July 14, 2023

Questions to ask a child brain injury lawyer

If your child has suffered a brain injury, whether as a result of an accident or negligence at birth, you may wish to instruct a brain injury lawyer to assess your claim.

Here we outline some of the questions you may have for a child brain injury lawyer, as well as what you should expect from a firm that represents you:

Will you deal with my case personally?

You should have a nominated senior solicitor (usually a Partner or Senior Associate) who oversees the management and progression of your child’s claim.

Many lawyers will work as part of a team, especially in more complex and higher value cases, so other lawyers may also be involved in working on the case. However, you should have direct access and communication with the senior solicitor investigating the claim.

How much experience do you have with brain injury work?

This is an important question to ask. Birth injury cases involving brain injury in particular can be very complicated in terms of the medicine involved, so it is vital that your solicitor is experienced in brain injury work in order to properly instruct the right independent medical experts and barristers.

Do you have experience working with brain injury professionals?

Once liability is established in a claim the next process will be to quantify (value the level of damages) in the case. This requires instructing a vast array of experts who work within the field of brain injury.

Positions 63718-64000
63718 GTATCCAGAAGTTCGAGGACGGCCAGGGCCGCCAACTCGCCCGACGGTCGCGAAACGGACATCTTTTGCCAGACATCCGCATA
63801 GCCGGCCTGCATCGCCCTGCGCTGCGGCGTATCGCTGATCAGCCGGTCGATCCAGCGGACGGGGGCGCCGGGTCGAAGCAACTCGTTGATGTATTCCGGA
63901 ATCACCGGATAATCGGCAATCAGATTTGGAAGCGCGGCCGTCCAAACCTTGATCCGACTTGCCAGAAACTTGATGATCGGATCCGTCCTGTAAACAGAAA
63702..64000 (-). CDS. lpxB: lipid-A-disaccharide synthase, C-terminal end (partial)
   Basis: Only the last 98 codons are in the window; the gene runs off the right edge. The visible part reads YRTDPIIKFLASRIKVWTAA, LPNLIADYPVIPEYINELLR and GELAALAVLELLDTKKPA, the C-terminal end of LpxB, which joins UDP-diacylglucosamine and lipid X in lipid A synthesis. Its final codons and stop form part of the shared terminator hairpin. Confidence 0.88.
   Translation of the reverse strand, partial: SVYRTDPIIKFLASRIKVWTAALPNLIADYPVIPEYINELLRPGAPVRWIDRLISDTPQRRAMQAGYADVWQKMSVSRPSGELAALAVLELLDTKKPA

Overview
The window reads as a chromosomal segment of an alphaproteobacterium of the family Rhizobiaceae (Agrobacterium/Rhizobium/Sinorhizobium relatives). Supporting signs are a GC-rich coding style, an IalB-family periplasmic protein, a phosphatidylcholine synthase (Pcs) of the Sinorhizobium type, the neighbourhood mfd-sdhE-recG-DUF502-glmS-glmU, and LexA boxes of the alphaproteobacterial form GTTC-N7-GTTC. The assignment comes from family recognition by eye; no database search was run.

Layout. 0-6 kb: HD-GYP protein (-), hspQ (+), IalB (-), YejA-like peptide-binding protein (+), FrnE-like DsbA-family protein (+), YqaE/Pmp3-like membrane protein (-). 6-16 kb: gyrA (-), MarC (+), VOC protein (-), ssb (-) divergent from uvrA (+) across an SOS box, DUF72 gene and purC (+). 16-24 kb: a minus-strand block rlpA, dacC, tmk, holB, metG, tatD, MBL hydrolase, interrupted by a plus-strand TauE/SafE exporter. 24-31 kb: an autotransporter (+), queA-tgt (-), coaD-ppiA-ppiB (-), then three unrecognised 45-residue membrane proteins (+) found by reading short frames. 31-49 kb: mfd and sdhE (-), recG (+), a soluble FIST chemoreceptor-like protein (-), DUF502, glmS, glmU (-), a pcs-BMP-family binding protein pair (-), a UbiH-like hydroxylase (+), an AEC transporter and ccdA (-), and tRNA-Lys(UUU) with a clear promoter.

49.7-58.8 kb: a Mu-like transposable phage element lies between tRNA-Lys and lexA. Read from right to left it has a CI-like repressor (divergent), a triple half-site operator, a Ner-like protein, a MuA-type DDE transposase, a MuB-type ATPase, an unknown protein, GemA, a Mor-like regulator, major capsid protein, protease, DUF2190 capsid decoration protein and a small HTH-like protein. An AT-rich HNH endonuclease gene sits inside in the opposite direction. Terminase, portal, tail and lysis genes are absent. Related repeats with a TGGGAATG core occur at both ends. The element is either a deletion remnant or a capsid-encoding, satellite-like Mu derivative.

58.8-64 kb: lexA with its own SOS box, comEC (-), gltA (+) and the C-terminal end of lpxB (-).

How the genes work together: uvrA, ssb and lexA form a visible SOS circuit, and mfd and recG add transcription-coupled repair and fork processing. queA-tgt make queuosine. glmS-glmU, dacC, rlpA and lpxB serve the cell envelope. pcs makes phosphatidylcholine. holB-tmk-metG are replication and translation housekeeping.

These experts will include a care expert, occupational therapist, physiotherapist, assistive technology expert, accommodation expert, educational psychologist, neuropsychologist and paediatric neurologists, as examples. It is therefore imperative that your solicitor has knowledge of the best experts working in the field to help quantify the case properly.

How many cases are you currently handling?

You may wish to ascertain if your solicitor has capacity to give your child’s case the attention it will need. It is good to have reassurance that the solicitor and their team will be able to dedicate resources to your child’s case and that there will not be any undue delay in progressing matters for you.

Which relevant professional bodies are you a member of?

This is an excellent question to ascertain the experience and credibility of your proposed solicitor.

Most experienced clinical negligence solicitors will be a member of external accreditation panels who have undertaken an independent evaluation of their experience and technical knowledge in running cases.

Examples of accreditation bodies include:

What steps do we need to take before we submit a claim?

Before a case is issued in court solicitors are expected to work under the Protocol for the Resolution of Clinical Disputes.

This Protocol for claims involves obtaining medical records for mother and child, preparing a witness statement from a family member on what they felt went wrong and sending all this information to independent medical experts to provide reports on both breach of duty of care and causation of the brain injury.